RICHARD BARRETT – Music For Cello And Electronics


The challenging of conventions that qualifies the majority of Richard Barrett’s output is displayed throughout this double CD. Comprised are three extensive pieces – duration ranging from 22’53” to 56’34” – subverting any antediluvian concept of relationship between formal composition and passive listening. The protagonist of this triptych is cellist Arne Deforce who, in his presentation of the material, invites “to listen if not three times, five times, eight or thirteen times to discover and to live the imaginative power of music”. Deforce’s zealous contribution as respectful interpreter and inventive improviser is unquestionably helpful in keeping the discriminating listener focused and responsive. And yet it could take a lifetime – and perhaps not even that would be enough – to arrive at the point of all-encompassing receptiveness required to authentically comprehend the organic traits of scores whose main influence lies in the complexity of life’s innumerable forms, movements and, especially, mutations.

The impossibility of memorizing and/or categorizing the lively cells nourishing these amazing constructions might indeed confuse a traditional-minded recipient, although Barrett’s vision does include strange elegiac varieties (as ascertained in “Nacht Und Träume”, the lone episode featuring another player, pianist Yutaka Oya). The composer’s intent remains, first and foremost, that of jeopardizing our perceptive habits and mental posture during the process of acquisition of normally inconceivable chains of events. The volition to probe apparently unfathomable depths within a sonic cosmos is evident everywhere, the cello/electronics interaction strengthened by a wealth of correlative suggestions and unsorted data. In Barrett and Deforce’s imagination there is no impediment for the instrument to determine a constitutional alteration, or for the electronic environment to split the performer’s reaction into non-convergent itineraries. No term such as “incompatibility” is allowed: skill and interference, magnitude and bedlam, convulsion and contemplation are functional juxtapositions defining an unshakable distinctiveness.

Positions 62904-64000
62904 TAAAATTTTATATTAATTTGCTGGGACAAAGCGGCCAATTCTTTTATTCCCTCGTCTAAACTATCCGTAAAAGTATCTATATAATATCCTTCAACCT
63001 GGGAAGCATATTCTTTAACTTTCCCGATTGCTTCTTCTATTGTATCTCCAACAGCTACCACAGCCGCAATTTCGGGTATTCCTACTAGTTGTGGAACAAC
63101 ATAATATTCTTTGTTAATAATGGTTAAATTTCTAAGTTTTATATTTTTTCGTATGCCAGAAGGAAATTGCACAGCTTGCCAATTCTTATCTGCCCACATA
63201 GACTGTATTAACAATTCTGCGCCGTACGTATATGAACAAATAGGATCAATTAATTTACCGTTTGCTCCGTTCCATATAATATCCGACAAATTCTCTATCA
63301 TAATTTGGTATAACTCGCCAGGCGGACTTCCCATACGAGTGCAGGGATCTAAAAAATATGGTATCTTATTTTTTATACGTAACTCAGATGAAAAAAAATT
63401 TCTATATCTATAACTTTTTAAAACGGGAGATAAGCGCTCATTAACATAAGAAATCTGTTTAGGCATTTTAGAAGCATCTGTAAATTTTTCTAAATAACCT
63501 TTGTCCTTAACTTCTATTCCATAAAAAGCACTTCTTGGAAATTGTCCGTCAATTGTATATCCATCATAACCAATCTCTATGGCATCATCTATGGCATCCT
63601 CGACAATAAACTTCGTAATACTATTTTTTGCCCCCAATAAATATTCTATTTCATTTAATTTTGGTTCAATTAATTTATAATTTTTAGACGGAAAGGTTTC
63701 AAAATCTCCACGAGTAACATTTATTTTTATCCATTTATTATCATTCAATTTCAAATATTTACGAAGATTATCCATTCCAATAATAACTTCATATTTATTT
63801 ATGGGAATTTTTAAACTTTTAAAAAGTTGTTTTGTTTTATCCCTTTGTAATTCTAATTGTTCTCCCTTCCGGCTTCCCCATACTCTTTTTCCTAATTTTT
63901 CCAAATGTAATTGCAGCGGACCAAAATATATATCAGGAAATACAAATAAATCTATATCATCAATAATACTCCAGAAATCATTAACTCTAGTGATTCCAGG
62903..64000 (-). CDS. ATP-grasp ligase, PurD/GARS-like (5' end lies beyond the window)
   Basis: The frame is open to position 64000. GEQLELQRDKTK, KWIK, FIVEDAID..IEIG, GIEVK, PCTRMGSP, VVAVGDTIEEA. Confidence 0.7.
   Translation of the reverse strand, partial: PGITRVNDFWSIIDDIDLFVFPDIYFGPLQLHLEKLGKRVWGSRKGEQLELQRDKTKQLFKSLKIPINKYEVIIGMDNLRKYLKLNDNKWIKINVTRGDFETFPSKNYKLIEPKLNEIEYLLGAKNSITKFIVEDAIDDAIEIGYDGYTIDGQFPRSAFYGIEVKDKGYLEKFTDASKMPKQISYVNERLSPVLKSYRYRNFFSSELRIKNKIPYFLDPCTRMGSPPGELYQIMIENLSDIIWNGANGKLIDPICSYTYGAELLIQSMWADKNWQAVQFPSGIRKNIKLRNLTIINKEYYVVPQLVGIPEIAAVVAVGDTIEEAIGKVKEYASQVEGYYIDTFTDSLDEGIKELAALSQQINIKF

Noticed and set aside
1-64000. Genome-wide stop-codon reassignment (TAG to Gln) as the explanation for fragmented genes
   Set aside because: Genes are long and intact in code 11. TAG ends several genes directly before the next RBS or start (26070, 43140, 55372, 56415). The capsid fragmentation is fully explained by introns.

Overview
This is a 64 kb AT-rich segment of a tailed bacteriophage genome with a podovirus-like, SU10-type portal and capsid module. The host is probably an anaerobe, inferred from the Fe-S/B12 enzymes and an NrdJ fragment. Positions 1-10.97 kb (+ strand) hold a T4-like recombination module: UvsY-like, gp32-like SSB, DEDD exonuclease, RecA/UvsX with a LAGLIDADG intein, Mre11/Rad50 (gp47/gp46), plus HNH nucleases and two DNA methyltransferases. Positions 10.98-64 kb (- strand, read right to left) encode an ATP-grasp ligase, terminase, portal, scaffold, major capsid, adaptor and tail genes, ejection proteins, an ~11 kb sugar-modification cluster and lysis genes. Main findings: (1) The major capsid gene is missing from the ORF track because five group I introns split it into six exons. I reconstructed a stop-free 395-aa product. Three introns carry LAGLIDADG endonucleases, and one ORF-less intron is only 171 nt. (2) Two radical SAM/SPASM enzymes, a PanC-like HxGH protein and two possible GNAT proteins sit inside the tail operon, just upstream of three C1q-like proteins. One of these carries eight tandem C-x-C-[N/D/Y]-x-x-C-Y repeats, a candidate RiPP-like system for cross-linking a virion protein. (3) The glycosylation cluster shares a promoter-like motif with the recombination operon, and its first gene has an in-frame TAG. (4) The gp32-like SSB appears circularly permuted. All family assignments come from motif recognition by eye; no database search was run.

After days spent with these recordings in my ears, I am thinking of the made-up theories (utterly fashionable in places where “pitiful ignorance” rhymes with “arrogant assumption”) about the presumed therapeutic qualities of selected frequency cycles as opposed to less “divine” ones. Now, the universe cannot contain (and, in turn, the consciousness of an intelligent person cannot accept) this kind of farcical impositions designed for mind control. Humans must try to conform to the endless cosmic laws; not invent them. Thus, Music For Cello And Electronics is part of the mechanism of aperiodic signaling of the disturbing insignificance of men inside a vibrating (im)perfection. Not many people are willing to acknowledge those signals yet; but it’s never too late to learn. Start by observing the limitless ramifications of the surrounding existences, Mother Nature included. If you still believe that the best audible rendition is a populace-approved “harmony” derived from a system enforced by someone for their own comfort and interest, then it means that we have a problem.

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